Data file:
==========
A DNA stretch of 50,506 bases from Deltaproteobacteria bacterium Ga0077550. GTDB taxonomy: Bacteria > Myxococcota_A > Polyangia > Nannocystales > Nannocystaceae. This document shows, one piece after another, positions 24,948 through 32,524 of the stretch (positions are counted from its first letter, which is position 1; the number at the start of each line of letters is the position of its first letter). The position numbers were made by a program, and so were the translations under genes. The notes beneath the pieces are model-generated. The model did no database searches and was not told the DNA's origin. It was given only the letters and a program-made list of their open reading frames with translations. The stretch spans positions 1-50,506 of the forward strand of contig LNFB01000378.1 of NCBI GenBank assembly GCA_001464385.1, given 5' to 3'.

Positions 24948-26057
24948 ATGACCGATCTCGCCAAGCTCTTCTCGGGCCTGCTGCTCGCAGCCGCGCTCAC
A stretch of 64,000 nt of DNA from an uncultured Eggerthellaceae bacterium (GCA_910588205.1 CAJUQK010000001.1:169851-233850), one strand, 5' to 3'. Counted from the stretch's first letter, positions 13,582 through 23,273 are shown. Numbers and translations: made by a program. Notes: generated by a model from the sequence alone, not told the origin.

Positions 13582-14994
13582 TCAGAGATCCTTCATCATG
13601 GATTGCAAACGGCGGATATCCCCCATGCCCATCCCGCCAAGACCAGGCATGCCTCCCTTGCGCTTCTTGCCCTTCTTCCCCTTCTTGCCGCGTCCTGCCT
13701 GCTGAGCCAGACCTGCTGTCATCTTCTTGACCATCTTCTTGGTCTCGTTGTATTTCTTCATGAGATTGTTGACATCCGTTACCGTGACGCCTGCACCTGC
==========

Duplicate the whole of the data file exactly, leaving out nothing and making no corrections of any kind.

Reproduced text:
A DNA stretch of 50,506 bases from Deltaproteobacteria bacterium Ga0077550. GTDB taxonomy: Bacteria > Myxococcota_A > Polyangia > Nannocystales > Nannocystaceae. This document shows, one piece after another, positions 24,948 through 32,524 of the stretch (positions are counted from its first letter, which is position 1; the number at the start of each line of letters is the position of its first letter). The position numbers were made by a program, and so were the translations under genes. The notes beneath the pieces are model-generated. The model did no database searches and was not told the DNA's origin. It was given only the letters and a program-made list of their open reading frames with translations. The stretch spans positions 1-50,506 of the forward strand of contig LNFB01000378.1 of NCBI GenBank assembly GCA_001464385.1, given 5' to 3'.

Positions 24948-26057
24948 ATGACCGATCTCGCCAAGCTCTTCTCGGGCCTGCTGCTCGCAGCCGCGCTCAC
A stretch of 64,000 nt of DNA from an uncultured Eggerthellaceae bacterium (GCA_910588205.1 CAJUQK010000001.1:169851-233850), one strand, 5' to 3'. Counted from the stretch's first letter, positions 13,582 through 23,273 are shown. Numbers and translations: made by a program. Notes: generated by a model from the sequence alone, not told the origin.

Positions 13582-14994
13582 TCAGAGATCCTTCATCATG
13601 GATTGCAAACGGCGGATATCCCCCATGCCCATCCCGCCAAGACCAGGCATGCCTCCCTTGCGCTTCTTGCCCTTCTTCCCCTTCTTGCCGCGTCCTGCCT
13701 GCTGAGCCAGACCTGCTGTCATCTTCTTGACCATCTTCTTGGTCTCGTTGTATTTCTTCATGAGATTGTTGACATCCGTTACCGTGACGCCTGCACCTGC